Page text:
I do not think I got lucky when I married him. I do however, think God had a hand in it all and blessed me beyond my wildest dreams. But I’ve seen God have a hand in many marriages that have failed. Why? Because we are human. We are fallible. And more often than not we have unrealistic parameters as to what we expect in a marriage or any relationship for that matter. And we can be greedy with our willingness to forgive. Greedy with our willingness to accept another persons failures. And greedy with our ability to unconditionally love.
When Hector and I were dating I used to make most of his gifts. I’d like to believe that it was due to my creative nature and my heart for art, but I also know a good deal was because of money. One time i printed him a bible verse on a piece of tissue paper and mounted it in-between a clear floating frame. It still hangs on our wall today.
It’s a well known, often overused Bible verse about love.
1 Corinthians 13:4-8
Love is patient, love is kind.
It does not envy, it does not boast, it is not proud.
It is not rude, it is not self-seeking, it is not easily angered, it keeps no record of wrongs.
Love does not delight in evil but rejoices with the truth.
It always protects, always trusts, always hopes, always perseveres.
Love never fails.
The part that still strikes me today though is the ending. Ten years ago I had the insight to write: I love you for the man that you were before, for the man that you are today, and for the man that you will someday become.
Of course at the time I had no clue what that love would encompass or the adventures it would take me on, but I find the sentiment beautiful and often overlooked.
Spouses are generally willing to forgive their other half for their pasts or to make acceptances for things done when they didn’t “know them”, but then once we are married we hold them to these unattainable standards. And I hear the threats and the jokes amongst women… “If my husband ever <insert blank> then I’d be gone.” “I’d never put up with <blank>.” “Or can you believe <insert local gossip about a married couple> happened? I’d never marry a man who would do that!”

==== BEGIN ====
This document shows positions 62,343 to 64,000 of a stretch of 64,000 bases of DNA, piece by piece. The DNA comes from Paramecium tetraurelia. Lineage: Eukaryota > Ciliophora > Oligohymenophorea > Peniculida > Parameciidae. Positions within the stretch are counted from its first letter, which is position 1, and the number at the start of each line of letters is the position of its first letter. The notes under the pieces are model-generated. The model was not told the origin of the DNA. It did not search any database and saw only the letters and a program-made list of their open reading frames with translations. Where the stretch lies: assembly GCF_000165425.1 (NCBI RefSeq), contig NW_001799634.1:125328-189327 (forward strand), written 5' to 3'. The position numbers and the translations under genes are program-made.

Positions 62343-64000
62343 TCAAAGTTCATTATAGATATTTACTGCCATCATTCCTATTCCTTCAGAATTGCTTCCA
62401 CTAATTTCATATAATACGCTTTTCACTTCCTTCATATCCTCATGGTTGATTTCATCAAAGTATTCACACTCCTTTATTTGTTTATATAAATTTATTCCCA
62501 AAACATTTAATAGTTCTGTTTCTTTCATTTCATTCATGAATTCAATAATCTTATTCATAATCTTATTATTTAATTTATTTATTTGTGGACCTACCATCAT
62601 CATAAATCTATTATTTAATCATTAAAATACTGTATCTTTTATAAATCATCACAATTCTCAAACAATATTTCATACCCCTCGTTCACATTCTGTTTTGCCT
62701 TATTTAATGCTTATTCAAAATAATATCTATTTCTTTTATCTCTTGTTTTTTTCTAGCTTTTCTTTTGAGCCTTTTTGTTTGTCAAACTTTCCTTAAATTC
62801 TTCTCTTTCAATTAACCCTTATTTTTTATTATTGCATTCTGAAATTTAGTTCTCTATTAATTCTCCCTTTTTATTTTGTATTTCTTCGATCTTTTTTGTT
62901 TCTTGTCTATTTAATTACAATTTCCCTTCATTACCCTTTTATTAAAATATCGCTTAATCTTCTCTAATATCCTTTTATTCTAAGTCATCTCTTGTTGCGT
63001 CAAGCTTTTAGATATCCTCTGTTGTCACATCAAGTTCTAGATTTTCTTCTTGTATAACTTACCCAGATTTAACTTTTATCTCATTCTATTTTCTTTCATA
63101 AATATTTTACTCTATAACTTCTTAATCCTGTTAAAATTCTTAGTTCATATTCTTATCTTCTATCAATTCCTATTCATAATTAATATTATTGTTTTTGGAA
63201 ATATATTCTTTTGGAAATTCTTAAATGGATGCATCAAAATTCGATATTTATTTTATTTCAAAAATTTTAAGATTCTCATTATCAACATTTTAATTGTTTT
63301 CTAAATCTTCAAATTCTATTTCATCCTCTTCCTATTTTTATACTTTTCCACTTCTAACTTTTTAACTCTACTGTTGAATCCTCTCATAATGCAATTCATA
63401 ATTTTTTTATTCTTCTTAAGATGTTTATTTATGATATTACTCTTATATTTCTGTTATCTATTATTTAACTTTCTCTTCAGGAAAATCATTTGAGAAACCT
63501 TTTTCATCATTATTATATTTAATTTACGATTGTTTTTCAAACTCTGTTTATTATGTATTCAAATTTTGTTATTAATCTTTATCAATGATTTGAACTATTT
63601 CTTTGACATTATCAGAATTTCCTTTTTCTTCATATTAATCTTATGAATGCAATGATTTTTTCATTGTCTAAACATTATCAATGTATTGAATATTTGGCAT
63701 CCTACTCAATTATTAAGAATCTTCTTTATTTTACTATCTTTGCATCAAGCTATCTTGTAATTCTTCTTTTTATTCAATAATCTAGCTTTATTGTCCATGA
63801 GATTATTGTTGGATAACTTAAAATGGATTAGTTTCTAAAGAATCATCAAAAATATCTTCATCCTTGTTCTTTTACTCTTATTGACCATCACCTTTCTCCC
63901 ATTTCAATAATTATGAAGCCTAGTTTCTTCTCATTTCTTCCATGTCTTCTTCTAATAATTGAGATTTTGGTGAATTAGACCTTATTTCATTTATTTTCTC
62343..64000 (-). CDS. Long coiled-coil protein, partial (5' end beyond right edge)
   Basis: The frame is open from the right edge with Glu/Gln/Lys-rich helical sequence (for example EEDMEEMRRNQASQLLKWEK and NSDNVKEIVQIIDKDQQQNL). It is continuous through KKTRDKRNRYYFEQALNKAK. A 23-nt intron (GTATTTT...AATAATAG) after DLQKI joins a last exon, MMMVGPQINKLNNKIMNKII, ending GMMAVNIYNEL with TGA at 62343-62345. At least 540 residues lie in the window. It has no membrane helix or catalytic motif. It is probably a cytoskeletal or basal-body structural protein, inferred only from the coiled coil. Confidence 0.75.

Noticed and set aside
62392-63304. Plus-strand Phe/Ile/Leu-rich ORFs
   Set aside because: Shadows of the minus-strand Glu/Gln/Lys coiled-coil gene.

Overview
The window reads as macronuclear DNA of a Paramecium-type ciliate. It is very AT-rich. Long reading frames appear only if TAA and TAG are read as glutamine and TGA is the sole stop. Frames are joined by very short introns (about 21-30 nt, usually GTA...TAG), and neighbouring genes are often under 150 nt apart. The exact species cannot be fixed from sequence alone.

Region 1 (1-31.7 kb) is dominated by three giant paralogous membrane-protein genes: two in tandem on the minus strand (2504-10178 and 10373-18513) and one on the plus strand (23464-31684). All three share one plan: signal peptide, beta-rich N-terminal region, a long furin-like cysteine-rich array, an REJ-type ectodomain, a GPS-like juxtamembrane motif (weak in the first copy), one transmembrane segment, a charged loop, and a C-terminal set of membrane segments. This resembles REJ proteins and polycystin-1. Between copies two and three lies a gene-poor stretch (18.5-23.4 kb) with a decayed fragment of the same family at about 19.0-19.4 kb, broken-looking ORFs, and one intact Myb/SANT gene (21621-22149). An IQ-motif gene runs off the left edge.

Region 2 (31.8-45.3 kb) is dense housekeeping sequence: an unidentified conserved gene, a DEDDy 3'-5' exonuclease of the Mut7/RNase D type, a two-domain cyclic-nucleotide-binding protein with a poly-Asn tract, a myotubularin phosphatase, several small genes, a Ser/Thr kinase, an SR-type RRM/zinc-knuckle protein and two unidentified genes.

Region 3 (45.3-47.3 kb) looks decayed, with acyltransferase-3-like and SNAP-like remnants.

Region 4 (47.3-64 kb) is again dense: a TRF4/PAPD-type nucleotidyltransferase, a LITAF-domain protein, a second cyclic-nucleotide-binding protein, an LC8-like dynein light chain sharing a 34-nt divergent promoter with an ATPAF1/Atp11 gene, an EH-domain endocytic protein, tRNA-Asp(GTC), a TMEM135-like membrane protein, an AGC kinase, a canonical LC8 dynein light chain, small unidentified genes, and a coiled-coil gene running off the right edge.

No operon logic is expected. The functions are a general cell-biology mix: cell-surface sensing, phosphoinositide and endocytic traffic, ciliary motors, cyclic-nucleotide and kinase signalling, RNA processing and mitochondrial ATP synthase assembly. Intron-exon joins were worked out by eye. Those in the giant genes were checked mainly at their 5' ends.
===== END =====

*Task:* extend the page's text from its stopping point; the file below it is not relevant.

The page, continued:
Are there situations in which actions can break a marriage indefinitely? Obviously. But, how greater will your marriage be, will your love be, and your togetherness be if you can look at your spouse and think… I love you so much that I’m willing to work through anything to be with you. I’m willing to forgive you. That YOU are worth my forgiveness. Instead of the “I don’t deserve this.” or “If he really loved me this wouldn’t have happened.” And it works both ways ladies. For men and women. The shoe fits on both ends.
I guess what I’m saying is that at the end of the day, after nine years of marriage, I can look at my spouse and know within my heart that I love him for who he was, for who he is, and for whatever he might become. And I know in my heart he can look at me and say the same thing. Because we are both so flawed. So overwhelmingly infested with sin and failures and evil doings. Neither one of us deserves each other more or less, but we are committed to finding a way to each other. Even when we are angry or hurt.
We find a way to lay in bed each night and be thankful that the other person’s hand is there, lying next to us, open with palms outstretched saying, “Take me. Here I am. I am yours.”
And not just for a minute. A month. Or a year. But forever.
Happy 9, babe.
xoxo, your wife